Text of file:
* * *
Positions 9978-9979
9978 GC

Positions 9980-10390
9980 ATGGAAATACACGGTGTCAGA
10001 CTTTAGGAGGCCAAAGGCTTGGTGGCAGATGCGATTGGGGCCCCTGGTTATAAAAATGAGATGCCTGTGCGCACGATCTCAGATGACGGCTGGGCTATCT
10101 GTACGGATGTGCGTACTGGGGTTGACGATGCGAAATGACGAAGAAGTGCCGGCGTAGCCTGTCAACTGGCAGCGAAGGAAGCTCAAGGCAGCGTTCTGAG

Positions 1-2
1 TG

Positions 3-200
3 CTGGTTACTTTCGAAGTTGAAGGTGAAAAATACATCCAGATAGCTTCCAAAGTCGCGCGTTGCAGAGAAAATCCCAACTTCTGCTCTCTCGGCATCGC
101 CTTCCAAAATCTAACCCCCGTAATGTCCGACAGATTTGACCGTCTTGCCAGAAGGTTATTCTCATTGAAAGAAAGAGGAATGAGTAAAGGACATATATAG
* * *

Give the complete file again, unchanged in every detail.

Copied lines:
Positions 9978-9979
9978 GC

Positions 9980-10390
9980 ATGGAAATACACGGTGTCAGA
10001 CTTTAGGAGGCCAAAGGCTTGGTGGCAGATGCGATTGGGGCCCCTGGTTATAAAAATGAGATGCCTGTGCGCACGATCTCAGATGACGGCTGGGCTATCT
10101 GTACGGATGTGCGTACTGGGGTTGACGATGCGAAATGACGAAGAAGTGCCGGCGTAGCCTGTCAACTGGCAGCGAAGGAAGCTCAAGGCAGCGTTCTGAG

Positions 1-2
1 TG

Positions 3-200
3 CTGGTTACTTTCGAAGTTGAAGGTGAAAAATACATCCAGATAGCTTCCAAAGTCGCGCGTTGCAGAGAAAATCCCAACTTCTGCTCTCTCGGCATCGC
101 CTTCCAAAATCTAACCCCCGTAATGTCCGACAGATTTGACCGTCTTGCCAGAAGGTTATTCTCATTGAAAGAAAGAGGAATGAGTAAAGGACATATATAG